The times were very different from the way they are today. Things had become so crazy that around the time of the closing we started receiving unsolicited term sheets by fax from VCs I had never even talked to! Today, I know that VCs don’t read 80 page business plans, they just don’t have the time, and that a 10-15 page Powerpoint is the norm (see Fund Raising 101). I also realize that the [email protected] model of taking 51% of the companies they invested in makes no sense. It creates too many conflicts of interests between the investors and the entrepreneurs. Today, if anyone wants the majority of my company, I have the good sense of cashing out a part of my shares and making sure there are clearly defined scenarios for an exit.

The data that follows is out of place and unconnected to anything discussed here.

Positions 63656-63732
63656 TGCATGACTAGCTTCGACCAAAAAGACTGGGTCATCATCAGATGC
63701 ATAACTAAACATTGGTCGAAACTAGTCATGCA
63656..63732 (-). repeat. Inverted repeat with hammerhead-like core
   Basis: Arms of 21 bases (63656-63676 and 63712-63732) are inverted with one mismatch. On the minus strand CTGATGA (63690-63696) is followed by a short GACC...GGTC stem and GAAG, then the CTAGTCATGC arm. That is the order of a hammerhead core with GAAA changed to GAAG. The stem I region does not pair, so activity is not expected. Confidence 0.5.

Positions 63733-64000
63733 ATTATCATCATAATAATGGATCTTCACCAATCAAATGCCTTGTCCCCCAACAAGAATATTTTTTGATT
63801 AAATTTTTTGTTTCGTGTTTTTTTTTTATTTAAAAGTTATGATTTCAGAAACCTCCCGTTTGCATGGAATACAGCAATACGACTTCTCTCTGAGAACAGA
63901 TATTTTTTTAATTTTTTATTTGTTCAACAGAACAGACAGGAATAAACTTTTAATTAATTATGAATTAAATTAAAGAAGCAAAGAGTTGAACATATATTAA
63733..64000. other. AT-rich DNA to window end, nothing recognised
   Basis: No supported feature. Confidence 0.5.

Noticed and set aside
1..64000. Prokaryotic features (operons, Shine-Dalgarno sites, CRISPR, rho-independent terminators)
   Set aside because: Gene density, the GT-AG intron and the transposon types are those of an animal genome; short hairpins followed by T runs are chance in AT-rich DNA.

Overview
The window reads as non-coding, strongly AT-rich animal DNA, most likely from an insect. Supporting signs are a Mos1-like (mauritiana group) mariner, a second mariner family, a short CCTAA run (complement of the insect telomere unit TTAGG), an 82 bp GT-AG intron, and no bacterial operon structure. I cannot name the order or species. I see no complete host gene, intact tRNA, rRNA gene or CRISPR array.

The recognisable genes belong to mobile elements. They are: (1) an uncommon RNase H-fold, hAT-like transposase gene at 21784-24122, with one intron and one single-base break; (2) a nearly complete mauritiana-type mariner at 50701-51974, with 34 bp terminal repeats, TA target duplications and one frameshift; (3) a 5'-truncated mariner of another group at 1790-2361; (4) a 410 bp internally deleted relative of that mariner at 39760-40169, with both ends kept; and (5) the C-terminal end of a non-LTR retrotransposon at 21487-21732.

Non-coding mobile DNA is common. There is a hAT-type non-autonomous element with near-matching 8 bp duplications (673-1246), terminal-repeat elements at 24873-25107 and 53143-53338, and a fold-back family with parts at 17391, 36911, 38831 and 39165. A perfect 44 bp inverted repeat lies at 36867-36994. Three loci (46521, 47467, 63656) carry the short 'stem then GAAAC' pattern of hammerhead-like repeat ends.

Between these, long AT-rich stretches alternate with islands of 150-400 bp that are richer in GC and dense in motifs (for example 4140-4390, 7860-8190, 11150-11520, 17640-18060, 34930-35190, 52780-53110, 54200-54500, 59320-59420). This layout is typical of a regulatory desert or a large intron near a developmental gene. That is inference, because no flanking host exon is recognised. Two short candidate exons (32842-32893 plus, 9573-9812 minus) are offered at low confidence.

Despite the eventual outcome, all in all, it was a fantastic experience. I am extremely grateful to have been at the right time, at the place with the right skills to have been able to live through it all – the ups, the downs and all their lessons!